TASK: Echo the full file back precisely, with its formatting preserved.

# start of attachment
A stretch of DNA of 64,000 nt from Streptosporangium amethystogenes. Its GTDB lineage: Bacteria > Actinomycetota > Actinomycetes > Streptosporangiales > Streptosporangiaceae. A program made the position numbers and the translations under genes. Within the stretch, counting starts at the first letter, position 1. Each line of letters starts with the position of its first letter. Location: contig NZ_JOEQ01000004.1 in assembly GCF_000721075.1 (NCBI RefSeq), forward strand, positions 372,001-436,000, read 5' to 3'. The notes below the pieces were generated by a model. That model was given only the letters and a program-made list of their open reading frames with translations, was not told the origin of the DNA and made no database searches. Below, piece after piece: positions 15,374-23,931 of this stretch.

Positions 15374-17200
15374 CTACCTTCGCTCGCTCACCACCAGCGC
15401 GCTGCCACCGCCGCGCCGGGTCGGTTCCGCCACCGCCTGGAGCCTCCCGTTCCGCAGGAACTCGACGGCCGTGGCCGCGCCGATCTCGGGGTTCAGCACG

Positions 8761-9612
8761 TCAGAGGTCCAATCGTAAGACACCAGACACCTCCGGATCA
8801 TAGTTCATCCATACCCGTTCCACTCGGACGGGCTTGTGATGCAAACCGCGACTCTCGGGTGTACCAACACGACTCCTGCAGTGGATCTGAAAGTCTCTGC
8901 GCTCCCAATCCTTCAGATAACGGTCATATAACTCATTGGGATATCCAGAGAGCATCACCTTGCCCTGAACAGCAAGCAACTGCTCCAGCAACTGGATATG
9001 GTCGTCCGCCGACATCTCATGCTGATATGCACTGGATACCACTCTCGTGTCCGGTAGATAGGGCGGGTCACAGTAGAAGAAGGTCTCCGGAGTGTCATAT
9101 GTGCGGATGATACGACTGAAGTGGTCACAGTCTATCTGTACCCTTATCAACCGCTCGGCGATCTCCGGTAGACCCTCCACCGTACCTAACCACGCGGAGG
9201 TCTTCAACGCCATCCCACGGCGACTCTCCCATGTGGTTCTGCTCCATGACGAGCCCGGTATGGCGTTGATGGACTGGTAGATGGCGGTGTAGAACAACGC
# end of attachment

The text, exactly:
A stretch of DNA of 64,000 nt from Streptosporangium amethystogenes. Its GTDB lineage: Bacteria > Actinomycetota > Actinomycetes > Streptosporangiales > Streptosporangiaceae. A program made the position numbers and the translations under genes. Within the stretch, counting starts at the first letter, position 1. Each line of letters starts with the position of its first letter. Location: contig NZ_JOEQ01000004.1 in assembly GCF_000721075.1 (NCBI RefSeq), forward strand, positions 372,001-436,000, read 5' to 3'. The notes below the pieces were generated by a model. That model was given only the letters and a program-made list of their open reading frames with translations, was not told the origin of the DNA and made no database searches. Below, piece after piece: positions 15,374-23,931 of this stretch.

Positions 15374-17200
15374 CTACCTTCGCTCGCTCACCACCAGCGC
15401 GCTGCCACCGCCGCGCCGGGTCGGTTCCGCCACCGCCTGGAGCCTCCCGTTCCGCAGGAACTCGACGGCCGTGGCCGCGCCGATCTCGGGGTTCAGCACG

Positions 8761-9612
8761 TCAGAGGTCCAATCGTAAGACACCAGACACCTCCGGATCA
8801 TAGTTCATCCATACCCGTTCCACTCGGACGGGCTTGTGATGCAAACCGCGACTCTCGGGTGTACCAACACGACTCCTGCAGTGGATCTGAAAGTCTCTGC
8901 GCTCCCAATCCTTCAGATAACGGTCATATAACTCATTGGGATATCCAGAGAGCATCACCTTGCCCTGAACAGCAAGCAACTGCTCCAGCAACTGGATATG
9001 GTCGTCCGCCGACATCTCATGCTGATATGCACTGGATACCACTCTCGTGTCCGGTAGATAGGGCGGGTCACAGTAGAAGAAGGTCTCCGGAGTGTCATAT
9101 GTGCGGATGATACGACTGAAGTGGTCACAGTCTATCTGTACCCTTATCAACCGCTCGGCGATCTCCGGTAGACCCTCCACCGTACCTAACCACGCGGAGG
9201 TCTTCAACGCCATCCCACGGCGACTCTCCCATGTGGTTCTGCTCCATGACGAGCCCGGTATGGCGTTGATGGACTGGTAGATGGCGGTGTAGAACAACGC